The Complaint alleges serious violations of the law with potentially serious 2

consequences for plaintiffs’ economic welfare. In the recently completed litigation where the D.C. Circuit held the subpoena procedure of the Digital Millennium Copyright Act (“DMCA”) inapplicable to the identification of subscribers who merely used an ISP’s facilities to gain access to the Internet, see RIAA v. Verizon Internet Services, 351 F.3d 1229 (D.C. Cir. 2003), all amici here filed briefs urging that First Amendment principles be applied under Rule 45 to protect the right of anonymity. That plaintiffs here are now invoking Rule 45 and attempting to satisfy its standards represents an enormous step forward, for which they deserve credit. That names were nonetheless disclosed before a court-ordered hearing, however, suggests that the public still faces serious hurdles to protecting online anonymity and privacy rights. Reluctantly, amici concluded that there was serious reason to question whether plaintiffs’ documentation for their discovery request met the standards of Rule 45 and the First Amendment, and filed a letter with the Court February 2 to highlight our concerns. Amici do not believe our concerns have been mooted, even if the Does’ identities have already been disclosed to Plaintiffs’ agents, because this Court retains the power to compel the suppression or return of evidence improperly obtained. Such an order would still protect the rights of Doe defendants here, as well as establishing appropriate procedures to safeguard against premature disclosure in the future. We therefore expand upon the arguments from our letter of February 2, 2004, then address the current posture of this case. A. Balancing the Right to Anonymous Speech Against the Need for Disclosure.

While Plaintiffs are correct that it is commonplace for plaintiffs to be allowed discovery at the outset of a lawsuit to identify otherwise unknown persons alleged to have committed a legal wrong, there is a significant difference between this case and the various cases plaintiffs cite on page 5 of their brief, where prisoners or arrestees 3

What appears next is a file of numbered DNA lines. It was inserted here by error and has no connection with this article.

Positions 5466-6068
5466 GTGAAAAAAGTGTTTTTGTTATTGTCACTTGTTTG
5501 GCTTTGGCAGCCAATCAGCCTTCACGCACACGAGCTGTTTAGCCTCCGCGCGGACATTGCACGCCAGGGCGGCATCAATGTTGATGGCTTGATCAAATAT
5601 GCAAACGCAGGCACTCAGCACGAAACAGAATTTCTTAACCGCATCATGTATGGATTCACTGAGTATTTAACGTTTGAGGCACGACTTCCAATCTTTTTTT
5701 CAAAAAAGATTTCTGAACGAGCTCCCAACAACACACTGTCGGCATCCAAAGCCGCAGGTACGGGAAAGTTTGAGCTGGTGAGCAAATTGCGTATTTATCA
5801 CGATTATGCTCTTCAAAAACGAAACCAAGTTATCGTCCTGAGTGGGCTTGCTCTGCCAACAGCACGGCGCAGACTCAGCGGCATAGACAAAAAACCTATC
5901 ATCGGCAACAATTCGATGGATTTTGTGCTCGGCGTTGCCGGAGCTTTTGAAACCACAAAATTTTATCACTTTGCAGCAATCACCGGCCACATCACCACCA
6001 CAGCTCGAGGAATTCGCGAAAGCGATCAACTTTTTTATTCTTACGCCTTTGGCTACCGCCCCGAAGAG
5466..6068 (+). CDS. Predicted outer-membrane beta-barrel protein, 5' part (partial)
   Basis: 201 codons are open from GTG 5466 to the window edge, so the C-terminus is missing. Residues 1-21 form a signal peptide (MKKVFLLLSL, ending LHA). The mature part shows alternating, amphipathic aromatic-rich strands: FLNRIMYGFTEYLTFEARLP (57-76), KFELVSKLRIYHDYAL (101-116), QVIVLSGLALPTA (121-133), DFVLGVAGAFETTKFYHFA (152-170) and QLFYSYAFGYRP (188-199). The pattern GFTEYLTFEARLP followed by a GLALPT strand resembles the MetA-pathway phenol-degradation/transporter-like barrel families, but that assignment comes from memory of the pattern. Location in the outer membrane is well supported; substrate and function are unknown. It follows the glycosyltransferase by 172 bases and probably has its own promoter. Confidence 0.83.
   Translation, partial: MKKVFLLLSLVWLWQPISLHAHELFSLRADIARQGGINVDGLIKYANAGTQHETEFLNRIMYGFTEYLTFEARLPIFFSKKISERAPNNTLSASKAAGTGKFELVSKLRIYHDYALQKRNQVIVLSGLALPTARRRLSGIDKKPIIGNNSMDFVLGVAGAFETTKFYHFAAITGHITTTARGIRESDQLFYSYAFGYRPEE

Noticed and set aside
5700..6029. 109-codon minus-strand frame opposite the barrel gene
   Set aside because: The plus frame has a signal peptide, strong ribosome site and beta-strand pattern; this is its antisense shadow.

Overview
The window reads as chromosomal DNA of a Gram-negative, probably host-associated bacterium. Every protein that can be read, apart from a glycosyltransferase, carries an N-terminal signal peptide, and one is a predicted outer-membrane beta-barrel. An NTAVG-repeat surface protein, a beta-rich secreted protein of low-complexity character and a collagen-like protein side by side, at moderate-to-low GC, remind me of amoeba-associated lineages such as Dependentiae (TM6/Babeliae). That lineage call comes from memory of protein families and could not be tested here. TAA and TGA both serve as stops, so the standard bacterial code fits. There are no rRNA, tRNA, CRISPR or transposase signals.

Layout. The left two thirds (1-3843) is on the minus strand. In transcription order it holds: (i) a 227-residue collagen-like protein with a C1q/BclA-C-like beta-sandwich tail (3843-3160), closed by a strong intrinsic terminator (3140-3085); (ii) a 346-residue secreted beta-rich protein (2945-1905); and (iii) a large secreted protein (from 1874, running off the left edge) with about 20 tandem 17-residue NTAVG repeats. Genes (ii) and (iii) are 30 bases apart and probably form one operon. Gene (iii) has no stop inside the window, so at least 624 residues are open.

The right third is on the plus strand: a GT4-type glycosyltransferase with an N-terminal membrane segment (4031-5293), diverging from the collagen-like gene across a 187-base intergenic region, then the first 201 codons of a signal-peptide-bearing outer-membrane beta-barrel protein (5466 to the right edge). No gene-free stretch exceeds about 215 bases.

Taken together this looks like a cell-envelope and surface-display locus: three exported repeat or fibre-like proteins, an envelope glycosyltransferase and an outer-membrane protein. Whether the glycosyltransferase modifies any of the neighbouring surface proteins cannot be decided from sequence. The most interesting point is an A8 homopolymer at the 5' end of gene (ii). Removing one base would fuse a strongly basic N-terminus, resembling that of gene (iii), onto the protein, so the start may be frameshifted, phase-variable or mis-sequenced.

sought to identify the prison or police officers who allegedly beat or otherwise mistreated them. Plaintiffs accuse defendants here of having engaged in wrongful but anonymous speech on the Internet. Because the First Amendment protects the right to speak anonymously, a subpoena for these Does’ names and addresses is subject to a qualified privilege. Just as in other cases where discovery seeks information that may be privileged, the Court must consider the privilege before authorizing discovery. The tension between this important qualified privilege and the interest of a plaintiff who has alleged wrongdoing in obtaining information needed to pursue litigation over alleged wrongdoing, has been considered by a number of federal and state courts over the past several years. These courts have wrestled with the fact that, at the outset of the litigation, the plaintiff has done no more than allege wrongdoing, and a privilege is generally not considered to be overcome by mere allegations. They have further recognized that a serious chilling effect on anonymous speech would result if Internet speakers knew they could be identified by persons who merely allege wrongdoing, without necessarily having any intention of carrying through with actual litigation. Indeed, plaintiffs’ representatives have repeatedly told the press that they do not necessarily want to pursue litigation against all anonymous file sharers whose identities they obtain.1 Moreover, the anonymous publication of musical works, like other forms of performance, is speech protected by the First Amendment. In re Verizon Internet Svces, 257 F.Supp.2d 244, 260 (D.D.C. 2003), rev’d on other grounds, 351 F.3d 1229 (D.C. Cir.).2 Before the DC Circuit ruled that the DMCA subpoena procedure was unavailable, the RIAA had subpoenaed about 2500 filesharers, <http://www.eff.org/IP/P2P/riaasubpoenas/>, but only brought suit against or reached private settlements with approximately 600 persons. <http://www.washingtonpost.com/wp-dyn/articles/A35281-2004Jan21.html?nav=hpto p_ts>. 2 Judge Bates opined that First Amendment protection for file sharing defendants was minimal because they are charged with copyright infringement and 4
1